New Zealand’s freshwaters are one of this country’s greatest assets, and the envy of the world. They are a uniquely accessible resource for anglers, kayakers, boaters and walkers throughout our country.
We are all stakeholders in their future and our first priority must be the sustainability of our rivers and lakes, so that future generations may gain the same pleasure from them that we have.
The invasion of didymo has not only threatened the quality of our angling experience, it has drawn attention to the ease with which other microscopic aquatic pests can spread. Preventing the arrival and spread of all unwanted aquatic pests must be a high priority for all river uses. Imagine a New Zealand where you could not catch trout and salmon locally, where fishing was limited to a handful of uncontaminated waters besieged by thousands of anglers, and where rivers and lakes the length and breadth of both islands were clogged with didymo or affected by some other pest?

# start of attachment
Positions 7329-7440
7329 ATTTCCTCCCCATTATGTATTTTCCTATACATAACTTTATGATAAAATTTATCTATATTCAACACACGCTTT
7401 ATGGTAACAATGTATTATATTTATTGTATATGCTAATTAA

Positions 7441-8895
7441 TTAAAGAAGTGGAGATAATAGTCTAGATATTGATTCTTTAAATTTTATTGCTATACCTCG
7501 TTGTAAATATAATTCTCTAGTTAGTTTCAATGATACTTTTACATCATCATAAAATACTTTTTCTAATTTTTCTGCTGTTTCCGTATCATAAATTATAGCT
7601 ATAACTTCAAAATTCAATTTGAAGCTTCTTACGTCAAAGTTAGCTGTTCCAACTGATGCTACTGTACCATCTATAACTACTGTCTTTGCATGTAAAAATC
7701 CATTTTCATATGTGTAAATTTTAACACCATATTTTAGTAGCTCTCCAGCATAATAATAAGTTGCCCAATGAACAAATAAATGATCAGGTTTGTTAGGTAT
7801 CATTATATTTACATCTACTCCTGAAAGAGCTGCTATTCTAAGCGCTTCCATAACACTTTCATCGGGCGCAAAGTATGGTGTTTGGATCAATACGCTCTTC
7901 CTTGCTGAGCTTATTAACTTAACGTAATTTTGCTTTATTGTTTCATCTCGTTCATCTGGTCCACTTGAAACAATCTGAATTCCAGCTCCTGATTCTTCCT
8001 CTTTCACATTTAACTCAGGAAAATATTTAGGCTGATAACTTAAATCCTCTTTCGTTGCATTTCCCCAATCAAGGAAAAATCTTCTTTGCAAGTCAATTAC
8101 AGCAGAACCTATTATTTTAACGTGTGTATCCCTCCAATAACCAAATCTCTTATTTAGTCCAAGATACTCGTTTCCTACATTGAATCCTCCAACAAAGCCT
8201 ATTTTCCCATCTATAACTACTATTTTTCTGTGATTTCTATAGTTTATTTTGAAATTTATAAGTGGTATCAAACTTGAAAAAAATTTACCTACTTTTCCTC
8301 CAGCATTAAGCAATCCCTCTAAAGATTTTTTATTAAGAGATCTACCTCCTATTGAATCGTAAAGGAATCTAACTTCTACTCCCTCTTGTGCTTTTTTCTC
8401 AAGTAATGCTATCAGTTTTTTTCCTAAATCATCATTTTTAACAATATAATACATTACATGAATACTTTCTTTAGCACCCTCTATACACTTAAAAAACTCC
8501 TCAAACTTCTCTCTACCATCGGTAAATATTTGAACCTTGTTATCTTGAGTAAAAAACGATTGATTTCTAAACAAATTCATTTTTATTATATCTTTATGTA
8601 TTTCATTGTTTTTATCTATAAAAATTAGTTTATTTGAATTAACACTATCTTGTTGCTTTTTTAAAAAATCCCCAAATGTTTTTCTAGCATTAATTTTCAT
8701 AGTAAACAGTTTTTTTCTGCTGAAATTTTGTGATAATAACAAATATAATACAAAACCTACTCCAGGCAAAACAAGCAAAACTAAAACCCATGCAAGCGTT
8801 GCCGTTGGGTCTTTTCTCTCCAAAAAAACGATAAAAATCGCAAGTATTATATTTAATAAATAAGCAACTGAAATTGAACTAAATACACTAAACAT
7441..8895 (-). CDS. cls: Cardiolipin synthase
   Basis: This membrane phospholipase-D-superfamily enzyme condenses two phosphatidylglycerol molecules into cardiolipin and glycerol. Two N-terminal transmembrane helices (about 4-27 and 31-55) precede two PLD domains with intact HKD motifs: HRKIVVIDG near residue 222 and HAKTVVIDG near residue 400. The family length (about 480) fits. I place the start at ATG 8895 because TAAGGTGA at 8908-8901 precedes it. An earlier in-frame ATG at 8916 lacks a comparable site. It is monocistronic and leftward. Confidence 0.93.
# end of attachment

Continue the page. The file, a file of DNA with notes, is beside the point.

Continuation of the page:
Felt soled waders are believed to be an important vector in the spreading of microscopic aquatic pests, including didymo. Restricting their use may well inconvenience some people in the short term, but the potential benefit – decreasing the further spread of these pests, is surely worthwhile.
Amongst the high volume of positive feedback we have received, there have also been legitimate concerns and questions raised, and these are we respond to these queries below.
If you feel you would like further information, or have other concerns you would like addressed, please let us know.
Listen here to Fish & Game Chief Executive Bryce Johnson discussing the felt soled waders issue on Radio NZ Questions and answers on restricting the use of felt soles for sports fishing.
Click on the 'Felt Soled Waders Restrictions' link below to see responses to FAQs on this topic.